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Having a strong grip is essential for the martial arts, as well
as carrying over into everyday life. It’s hard to be manly when you can’t even open the pickle jar. Holding onto your opponent if
you’re a judo or jiu-jitsu player, holding on to your weapon (Bo, Sai, Stick, Bokken, Katana, Epee, Sabre, Foil, Tonfa, Nunchaku), Football tackling, golf clubs (although I really don’t count golf as a sport, it’s more of an activity), Tennis rackets, etc.  – All of these things need muscular strength and endurance in the hands and
forearms.  
Researchers studying national level judo players at the University of Granada, Spain, found that “the fatigue resulting from 4 successive bouts affects the maximal gripping strength that each hand can generate differently, with the dominant hand being more resistant and
recovering better than the dominant one……….The gripping techniques in judo are very important tactical aspects, which often determine the result of the bout.” {J Strength Cond Res 26(7):1863-1871, 2012} 
 
So, your grip can effect whether you win or lose, and your non-dominant hand recovers differently than your dominant hand.  What to do?

Conditioning within the Martial Ropes programs all contain elements of grip strength. 
The dynamic motion of swinging the ropes, whether it’s the 1 ½” or 2”, requires strength and endurance in a broad range of motions. I especially like the grip impact when using the 2” rope with a partner.  If you are holding the  end of the 2” and trying to send a burst down the 50’ rope (which weighs 50 lbs.), it can be a struggle if you’re not used to it.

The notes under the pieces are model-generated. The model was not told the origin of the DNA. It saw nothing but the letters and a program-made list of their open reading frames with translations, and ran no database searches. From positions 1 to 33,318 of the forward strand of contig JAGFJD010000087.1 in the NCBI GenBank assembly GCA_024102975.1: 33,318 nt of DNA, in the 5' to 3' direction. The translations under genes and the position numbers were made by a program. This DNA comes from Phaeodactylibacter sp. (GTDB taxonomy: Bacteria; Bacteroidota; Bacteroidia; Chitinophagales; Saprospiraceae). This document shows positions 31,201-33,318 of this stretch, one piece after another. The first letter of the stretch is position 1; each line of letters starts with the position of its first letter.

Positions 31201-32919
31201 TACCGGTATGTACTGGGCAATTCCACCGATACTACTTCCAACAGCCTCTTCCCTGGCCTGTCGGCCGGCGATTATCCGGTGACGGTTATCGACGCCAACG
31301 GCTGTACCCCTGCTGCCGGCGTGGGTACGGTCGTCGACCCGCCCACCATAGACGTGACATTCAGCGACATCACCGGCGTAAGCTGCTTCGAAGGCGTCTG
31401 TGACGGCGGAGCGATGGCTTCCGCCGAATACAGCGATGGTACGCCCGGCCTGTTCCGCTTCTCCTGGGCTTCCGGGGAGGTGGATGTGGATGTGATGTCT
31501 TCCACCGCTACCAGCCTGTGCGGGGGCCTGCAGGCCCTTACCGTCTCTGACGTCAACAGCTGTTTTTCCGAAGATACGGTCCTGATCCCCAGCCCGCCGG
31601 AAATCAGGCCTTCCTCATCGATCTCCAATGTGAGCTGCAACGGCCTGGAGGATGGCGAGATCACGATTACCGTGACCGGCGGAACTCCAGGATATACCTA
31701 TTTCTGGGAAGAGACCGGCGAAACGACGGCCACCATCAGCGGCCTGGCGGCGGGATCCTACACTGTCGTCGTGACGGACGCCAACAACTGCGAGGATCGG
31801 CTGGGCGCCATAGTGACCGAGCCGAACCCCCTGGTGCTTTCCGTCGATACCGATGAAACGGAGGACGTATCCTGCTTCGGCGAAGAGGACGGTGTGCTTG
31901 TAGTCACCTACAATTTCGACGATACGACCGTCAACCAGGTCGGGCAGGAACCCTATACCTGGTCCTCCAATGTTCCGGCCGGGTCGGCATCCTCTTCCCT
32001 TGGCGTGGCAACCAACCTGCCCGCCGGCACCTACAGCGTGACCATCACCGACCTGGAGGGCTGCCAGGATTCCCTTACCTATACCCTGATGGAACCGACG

And if you’re the partner trying to control the other end – you get a grip workout too!

Add some sandbag exercises for a different kind of burn.  I prefer sandbags without pre-fixed handles.  Although handles are convenient, I think that I get a better and more realistic gripping effect by having to bunch up the fabric in a random fashion.  This closely mimics grabbing a gi or coat and having to still hang on.  
 
Kettlebells are also outstanding for your grip.  Thicker handles, having to deal with acceleration/deceleration, and passing the KB from hand-to-hand all force the grip to adapt and grow.  By using a towel wrapped thru the handle, you can also do curls, swings,
throws, or carries.  Again, this more closely simulates grabbing clothing or a non-firm
surface.

So, the next time you’re training, don’t forget to incorporate some grip specific work, especially your non-dominant side.





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